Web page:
Pearl kite

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Pearl kite
Gampsonyx swainsonii Pearl Kite.jpg
Scientific classification
Kingdom: Animalia
Phylum: Chordata
Class: Aves
Order: Accipitriformes
Family: Accipitridae
Subfamily: Elaninae
Genus: Gampsonyx
Vigors, 1825
Species: G. swainsonii
Binomial name
Gampsonyx swainsonii
Vigors, 1825

The pearl kite (Gampsonyx swainsonii) is a very small raptor found in open savanna habitat adjacent to deciduous woodland. It is the only member of the genus Gampsonyx. The scientific name commemorates the English naturalist William Swainson.

Taxonomy and systematics[edit]

The type specimen was collected from Brazil by English naturalist William Swainson, and described by Nicholas Aylward Vigors in 1825.[2] Vigors noted the similarity to both hawks and falcons, but placed Gampsonyx within the "Accipitrine subfamily" because it lacks the notched beak of the falcons. He also noted its striking resemblance to the coloration of the falconets.

Later, the pearl kite was classified with the falcons. For example, Peters[3](pxviii)(p281) placed it with the forest falcons in subfamily Polyhieracinae. In the mid-20th century it was found to be related to Elanus based on morphology and its molt schedule.[4]

Distribution and habitat[edit]

This tiny kite breeds from Panama, Colombia and Venezuela south to Bolivia and northern Argentina, with an isolated sedentary population in Nicaragua. It is expanding its range and was proved to breed on Trinidad in 1970. It was first reported in Costa Rica in the mid-1990s, and now is fairly common along Pacific slope, to 1000m.[5]

Description[edit]

The pearl kite is 20.3–23 cm (8.0–9.1 in) in length and weighs 80–95 g (2.8–3.4 oz). It is the smallest raptor in the Americas and one of the two smallest accipitrids in the world (besides the little sparrowhawk). The tiny hawk, another neotropical species, attains a slightly higher weight than the pearl kite. The adult has a black crown, upperparts, wing and tail, a rufous edged white collar, yellow forehead and cheeks, mainly white underparts, and yellow legs. Immature birds are similar to the adults but have white and chestnut tips to the back and wing feathers, a buff collar and some buff on the white underparts. In flight this species looks mainly black above and white below. The northern form G. s. leonae differs from the nominate G. s. swainsonii in that it has rufous flanks.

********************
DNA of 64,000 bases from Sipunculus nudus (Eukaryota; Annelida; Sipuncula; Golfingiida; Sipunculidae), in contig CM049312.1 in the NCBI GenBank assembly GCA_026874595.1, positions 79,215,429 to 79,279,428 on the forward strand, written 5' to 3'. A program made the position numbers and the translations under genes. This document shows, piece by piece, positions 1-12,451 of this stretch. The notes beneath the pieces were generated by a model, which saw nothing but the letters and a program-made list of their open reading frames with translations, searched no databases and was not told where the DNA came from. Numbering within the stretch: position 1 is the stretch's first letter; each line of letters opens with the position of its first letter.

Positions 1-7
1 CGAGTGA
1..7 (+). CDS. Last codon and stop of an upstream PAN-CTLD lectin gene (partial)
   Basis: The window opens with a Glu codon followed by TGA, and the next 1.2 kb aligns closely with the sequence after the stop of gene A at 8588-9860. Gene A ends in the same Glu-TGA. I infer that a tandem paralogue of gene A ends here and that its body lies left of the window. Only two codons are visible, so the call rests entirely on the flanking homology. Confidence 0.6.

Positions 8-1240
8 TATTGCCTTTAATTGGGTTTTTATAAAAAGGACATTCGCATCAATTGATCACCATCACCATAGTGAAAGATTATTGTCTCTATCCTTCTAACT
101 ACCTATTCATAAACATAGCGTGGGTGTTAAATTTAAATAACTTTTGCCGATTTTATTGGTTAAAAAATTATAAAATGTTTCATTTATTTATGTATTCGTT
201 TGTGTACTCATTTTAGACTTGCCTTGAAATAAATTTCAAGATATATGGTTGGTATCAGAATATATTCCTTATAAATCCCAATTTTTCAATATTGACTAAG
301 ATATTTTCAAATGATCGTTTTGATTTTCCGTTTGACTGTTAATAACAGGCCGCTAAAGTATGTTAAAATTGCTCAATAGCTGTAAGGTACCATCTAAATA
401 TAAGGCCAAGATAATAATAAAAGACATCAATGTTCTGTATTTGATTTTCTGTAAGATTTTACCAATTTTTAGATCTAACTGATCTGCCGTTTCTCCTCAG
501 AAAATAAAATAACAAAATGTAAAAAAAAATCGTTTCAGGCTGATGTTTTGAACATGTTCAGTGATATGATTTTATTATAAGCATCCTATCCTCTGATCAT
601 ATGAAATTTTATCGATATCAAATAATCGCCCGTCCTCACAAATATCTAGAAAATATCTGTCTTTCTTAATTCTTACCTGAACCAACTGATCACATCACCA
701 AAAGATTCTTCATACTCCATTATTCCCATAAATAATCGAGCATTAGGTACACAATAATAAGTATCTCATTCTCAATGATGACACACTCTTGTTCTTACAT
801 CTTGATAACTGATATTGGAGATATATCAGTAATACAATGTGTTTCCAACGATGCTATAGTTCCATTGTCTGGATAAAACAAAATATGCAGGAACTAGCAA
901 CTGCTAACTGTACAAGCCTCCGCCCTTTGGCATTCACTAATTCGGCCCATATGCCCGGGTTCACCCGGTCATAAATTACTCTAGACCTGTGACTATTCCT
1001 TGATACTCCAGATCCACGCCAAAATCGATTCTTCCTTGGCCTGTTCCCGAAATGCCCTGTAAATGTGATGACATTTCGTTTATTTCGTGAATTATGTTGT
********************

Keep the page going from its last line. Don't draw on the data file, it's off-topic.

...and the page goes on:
Behaviour[edit]

Breeding[edit]

The nest is a deep cup of sticks built high in a tree. The clutch is 2-4 brown-marked white eggs, incubated mainly by the female for 34–35 days to hatching, with a further 5 weeks to fledging. There may be two broods in a season.

Feeding[edit]

The pearl kite feeds mainly on lizards, especially Anolis, but also takes small birds and insects; it usually sits on a high open perch from which it swoops on its prey. The call is a high musical pip-pip-pip-pip or kitty-kitty-kitty.

Notes[edit]

References[edit]

  1. ^ BirdLife International (2012). "Gampsonyx swainsonii". IUCN Red List of Threatened Species. Version 2013.2. International Union for Conservation of Nature. Retrieved 26 November 2013. 
  2. ^ Vigors, Nicholas Aylward (April 1825). "On a new genus of Falconidæ". Sketches in Ornithology. The Zoological Journal. 2 (5): 65–70.  The description of G. swainsonii is on pages 68–70, formal Latin description begins on p. 69. Biodiversity Heritage Library holds two digitized copies: one from London Museum of Natural History [1], and the other from Smithsonian Libraries [2]
  3. ^ Peters, James Lee (1931). Check-list of birds of the world: volume 1. Cambridge, Mass., U.S.A.: Harvard University Press. 
  4. ^ Baquero Palma, Fernando Hernandez (2011). "Species account: Pearl Kite Gampsonyx swainsonii". Global Raptor Information Network. Archived from the original on 2011-11-19. Retrieved 25 October 2014. 
  5. ^ Garrigues, Richard; Dean, Robert (illustr.) (2007). The birds of Costa Rica : a field guide. Ithaca: Comstock Publ. ISBN 978-0-8014-7373-9. 
  • Hilty, Steven L. (2003). Birds of Venezuela. London: Christopher Helm. ISBN 0-7136-6418-5. 
  • ffrench, Richard (1991). A Guide to the Birds of Trinidad and Tobago (2nd ed.). Comstock Publishing. ISBN 0-8014-9792-2. 
  • Stiles, F. Gary; Skutch, Alexander F. (1989). A guide to the birds of Costa Rica. Ithaca, N.Y.: Comstock. ISBN 0-8014-9600-4. 

External links[edit]